The Commercial Beef Value (CBV) and the benefit that it can have has received much coverage over the last few months. While its impact will be most significant in the trading of dairy beef animals, it can also be very beneficial in the trading of suckler bred stock.

The CBV comprises traits that are of economic importance where animals are being traded for non-breeding purposes i.e. the animals will be finished by the purchaser. These “drystock” enterprises want animals with good growth rates and good conformation to generate a high value carcass. They want animals that will finish at as young an age as possible. Feed intake and docility are also important traits. Animals with low feed intake cost less to keep, while those with good docility require less labour and are safer to work with. The carbon cost is now also factored into the CBV. Figure 1 gives a breakdown of the traits included in the CBV.

Figure 1. A breakdown of the trait emphasis in the Commercial Beef Value.

How can it help in the trading of suckler animals?

Suckler bred animals are generally sold after weaning which is, for the most part, from 7-8 months of age and upwards. At this age, they have had a chance to mature and express their genetic potential for traits such as growth and conformation. A visual assessment of these animals will give a good indication as to their growth and muscling potential. But, looks aren’t everything.

Take the example of a farmer purchasing suckler weanlings in the mart next October/November. There could be multiple lots pass through the ring where the animals are of a similar age, breed, weight and conformation. In the absence of a genetic value, the farmer will have to make their decision based on a visual assessment alone. The heaviest animals which may leave the highest value carcasses at finish, may not be the most profitable. The CBV looks at the overall profitability. Feed Intake and Age at Finish can have a huge impact on the cost of taking animals through to finish. Table 1 compares two suckler bred weanling bulls purchased by a farmer on the same day and finished as steers.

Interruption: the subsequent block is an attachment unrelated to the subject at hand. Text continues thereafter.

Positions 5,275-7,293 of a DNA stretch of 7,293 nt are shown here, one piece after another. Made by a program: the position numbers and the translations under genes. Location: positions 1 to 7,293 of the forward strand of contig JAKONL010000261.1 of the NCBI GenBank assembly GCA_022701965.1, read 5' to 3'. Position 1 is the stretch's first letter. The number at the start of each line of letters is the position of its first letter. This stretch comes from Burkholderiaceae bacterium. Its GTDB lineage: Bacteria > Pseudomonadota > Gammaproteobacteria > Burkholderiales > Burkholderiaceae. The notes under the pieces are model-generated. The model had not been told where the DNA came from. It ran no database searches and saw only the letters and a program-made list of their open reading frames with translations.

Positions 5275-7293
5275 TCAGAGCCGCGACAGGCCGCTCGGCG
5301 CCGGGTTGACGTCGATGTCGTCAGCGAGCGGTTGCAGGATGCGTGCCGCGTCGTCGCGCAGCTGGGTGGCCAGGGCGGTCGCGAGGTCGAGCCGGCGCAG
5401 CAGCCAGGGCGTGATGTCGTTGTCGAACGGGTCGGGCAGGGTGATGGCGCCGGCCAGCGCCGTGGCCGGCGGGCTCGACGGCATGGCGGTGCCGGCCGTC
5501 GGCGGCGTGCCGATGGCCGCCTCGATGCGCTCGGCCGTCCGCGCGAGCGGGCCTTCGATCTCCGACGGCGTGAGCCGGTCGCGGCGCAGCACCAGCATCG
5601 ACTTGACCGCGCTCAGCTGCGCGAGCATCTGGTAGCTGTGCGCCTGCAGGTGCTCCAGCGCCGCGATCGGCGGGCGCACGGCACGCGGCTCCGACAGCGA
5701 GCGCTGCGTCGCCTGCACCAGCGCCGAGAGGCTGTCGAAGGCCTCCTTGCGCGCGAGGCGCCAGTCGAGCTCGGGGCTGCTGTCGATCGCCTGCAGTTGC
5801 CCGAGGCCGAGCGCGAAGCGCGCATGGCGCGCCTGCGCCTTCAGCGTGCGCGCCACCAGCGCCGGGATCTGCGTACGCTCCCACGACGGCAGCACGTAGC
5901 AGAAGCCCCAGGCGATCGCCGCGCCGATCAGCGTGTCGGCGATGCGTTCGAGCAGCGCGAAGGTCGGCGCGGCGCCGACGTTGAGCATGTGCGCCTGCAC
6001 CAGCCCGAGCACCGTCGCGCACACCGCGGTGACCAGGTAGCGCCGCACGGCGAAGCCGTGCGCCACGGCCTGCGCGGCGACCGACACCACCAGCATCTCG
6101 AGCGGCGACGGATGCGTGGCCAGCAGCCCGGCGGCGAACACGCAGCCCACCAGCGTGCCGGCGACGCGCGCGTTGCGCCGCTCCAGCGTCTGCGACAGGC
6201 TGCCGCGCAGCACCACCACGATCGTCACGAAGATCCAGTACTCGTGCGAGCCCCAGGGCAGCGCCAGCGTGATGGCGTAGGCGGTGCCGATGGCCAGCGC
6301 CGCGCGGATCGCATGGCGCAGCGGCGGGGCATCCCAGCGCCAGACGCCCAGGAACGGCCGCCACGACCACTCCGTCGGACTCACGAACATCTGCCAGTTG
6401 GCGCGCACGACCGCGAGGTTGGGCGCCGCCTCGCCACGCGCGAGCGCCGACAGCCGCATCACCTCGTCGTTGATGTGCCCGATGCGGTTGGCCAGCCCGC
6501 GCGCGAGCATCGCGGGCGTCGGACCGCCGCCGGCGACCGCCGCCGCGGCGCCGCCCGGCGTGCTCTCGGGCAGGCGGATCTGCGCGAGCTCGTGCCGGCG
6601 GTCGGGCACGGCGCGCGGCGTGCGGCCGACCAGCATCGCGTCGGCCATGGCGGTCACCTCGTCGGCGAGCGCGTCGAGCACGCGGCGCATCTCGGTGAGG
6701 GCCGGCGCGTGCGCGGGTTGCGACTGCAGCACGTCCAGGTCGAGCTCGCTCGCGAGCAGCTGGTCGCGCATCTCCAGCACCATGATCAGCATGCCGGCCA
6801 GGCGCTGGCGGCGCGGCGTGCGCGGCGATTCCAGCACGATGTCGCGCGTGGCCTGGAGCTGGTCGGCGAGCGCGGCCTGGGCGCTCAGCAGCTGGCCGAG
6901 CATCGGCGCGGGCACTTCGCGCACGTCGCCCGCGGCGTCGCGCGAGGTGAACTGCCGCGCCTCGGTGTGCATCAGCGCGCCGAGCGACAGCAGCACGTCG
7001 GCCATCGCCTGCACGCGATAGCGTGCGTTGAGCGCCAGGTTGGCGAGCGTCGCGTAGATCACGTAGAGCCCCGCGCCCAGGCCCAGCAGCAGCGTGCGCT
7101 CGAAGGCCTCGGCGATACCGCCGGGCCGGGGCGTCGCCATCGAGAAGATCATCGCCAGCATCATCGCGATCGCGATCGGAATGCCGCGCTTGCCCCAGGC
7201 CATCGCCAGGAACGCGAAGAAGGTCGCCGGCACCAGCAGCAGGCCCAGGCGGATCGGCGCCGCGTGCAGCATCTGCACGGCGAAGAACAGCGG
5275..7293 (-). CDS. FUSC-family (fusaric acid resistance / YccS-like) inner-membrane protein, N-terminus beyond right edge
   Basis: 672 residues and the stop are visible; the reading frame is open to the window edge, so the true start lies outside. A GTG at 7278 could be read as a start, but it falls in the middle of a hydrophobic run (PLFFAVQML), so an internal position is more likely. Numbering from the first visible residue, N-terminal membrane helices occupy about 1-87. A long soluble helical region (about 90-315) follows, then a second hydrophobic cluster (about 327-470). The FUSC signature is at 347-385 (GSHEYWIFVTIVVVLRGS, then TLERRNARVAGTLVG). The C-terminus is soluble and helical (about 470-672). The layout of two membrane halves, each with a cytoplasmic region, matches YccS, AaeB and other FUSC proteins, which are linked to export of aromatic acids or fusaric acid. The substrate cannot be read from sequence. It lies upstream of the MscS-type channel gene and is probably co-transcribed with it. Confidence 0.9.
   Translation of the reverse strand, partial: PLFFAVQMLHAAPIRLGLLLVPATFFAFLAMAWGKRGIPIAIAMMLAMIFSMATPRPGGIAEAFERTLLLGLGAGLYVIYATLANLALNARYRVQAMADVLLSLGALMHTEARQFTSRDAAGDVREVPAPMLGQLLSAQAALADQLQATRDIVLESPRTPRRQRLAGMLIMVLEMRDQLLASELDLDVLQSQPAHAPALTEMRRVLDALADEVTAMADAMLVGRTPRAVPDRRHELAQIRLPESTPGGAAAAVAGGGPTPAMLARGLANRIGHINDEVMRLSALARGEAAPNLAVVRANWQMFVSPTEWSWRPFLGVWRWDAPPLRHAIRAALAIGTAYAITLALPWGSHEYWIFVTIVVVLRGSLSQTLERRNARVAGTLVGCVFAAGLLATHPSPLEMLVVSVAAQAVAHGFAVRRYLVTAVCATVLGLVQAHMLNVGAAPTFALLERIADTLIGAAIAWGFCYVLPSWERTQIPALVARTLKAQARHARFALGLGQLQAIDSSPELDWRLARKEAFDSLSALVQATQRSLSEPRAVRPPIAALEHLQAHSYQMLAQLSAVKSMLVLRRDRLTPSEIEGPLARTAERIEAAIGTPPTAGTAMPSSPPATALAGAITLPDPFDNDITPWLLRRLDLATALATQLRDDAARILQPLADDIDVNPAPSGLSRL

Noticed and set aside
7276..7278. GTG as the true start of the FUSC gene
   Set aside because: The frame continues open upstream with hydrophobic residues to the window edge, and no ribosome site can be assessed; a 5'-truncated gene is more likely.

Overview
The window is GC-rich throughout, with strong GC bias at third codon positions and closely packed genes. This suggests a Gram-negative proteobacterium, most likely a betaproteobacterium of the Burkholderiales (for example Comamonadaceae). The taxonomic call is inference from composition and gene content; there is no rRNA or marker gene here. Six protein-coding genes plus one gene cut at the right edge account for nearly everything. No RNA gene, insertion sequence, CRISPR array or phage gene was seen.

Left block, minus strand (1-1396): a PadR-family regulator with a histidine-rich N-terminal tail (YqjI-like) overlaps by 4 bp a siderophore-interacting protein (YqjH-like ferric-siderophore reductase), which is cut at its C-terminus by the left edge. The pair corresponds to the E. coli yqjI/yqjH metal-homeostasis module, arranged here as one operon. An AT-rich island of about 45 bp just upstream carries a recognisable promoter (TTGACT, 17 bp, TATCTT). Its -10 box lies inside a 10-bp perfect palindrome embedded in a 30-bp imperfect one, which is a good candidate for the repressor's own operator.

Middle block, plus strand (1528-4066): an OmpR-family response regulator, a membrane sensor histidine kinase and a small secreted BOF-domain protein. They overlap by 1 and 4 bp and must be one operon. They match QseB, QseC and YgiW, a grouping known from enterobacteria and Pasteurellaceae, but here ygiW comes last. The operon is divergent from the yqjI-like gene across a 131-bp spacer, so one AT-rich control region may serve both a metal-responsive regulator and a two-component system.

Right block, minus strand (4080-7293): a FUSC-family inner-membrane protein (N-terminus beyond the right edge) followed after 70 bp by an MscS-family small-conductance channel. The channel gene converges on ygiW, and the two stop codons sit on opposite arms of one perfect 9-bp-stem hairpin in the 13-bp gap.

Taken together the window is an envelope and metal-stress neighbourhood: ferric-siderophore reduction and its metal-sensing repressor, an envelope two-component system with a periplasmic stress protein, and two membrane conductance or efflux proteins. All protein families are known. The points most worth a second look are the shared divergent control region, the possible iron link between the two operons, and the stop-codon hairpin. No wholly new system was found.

Table 1. Comparison of two suckler bred weanlings purchased and finished by the same farmer.

Both animals were born in February and purchased in November at 9 months old. Both were the same weight, but animal A had better conformation hence the higher price/kg. They were castrated and stored for the first winter and went to grass the following March at 13 months old. Meal was introduced at grass in August (18 months old) and animals were housed at the start of October before a target finish date in November at approximately 21 months.

Animal A took 15 days longer to finish and had a 1kg higher daily feed intake which resulted in a €75 higher feed cost while on the farm. It had a 20kg heavier carcass and was one grade better on conformation giving a €0.06 higher price/kg, which meant a €131 difference in carcass value. If looking at the purchase price and sale price in isolation, you would say that animal A justified its €100 higher purchase price, as it delivered €131 more in carcass weight. Input costs are just as important as revenue. Animal B had a lighter and lower grading carcass, but still left more profit for the farmer.

The traits which made the difference in this example are feed intake and age at finish. These cannot be easily assessed by simply looking at an animal. With genomic evaluations and the availability of the CBV on mart boards, farmers can make much more informed purchasing decisions. Yes, a visual assessment of an animal is still important, but access to a genetic value in the form of the CBV will give farmers an extra tool when buying animals.

The CBV details for a herd can be accessed by farmers via their HerdPlus logins. Once logged in, go to the ‘View Profiles’ dropdown. Then select ‘Commercial Beef Value (CBV)’. If purchasing animals in a mart, the CBV details will display on the board for the relevant animals where the animal is genotyped and seller is in HerdPlus. For any queries on the CBV, please contact ICBF on 023-8820452 or email [email protected].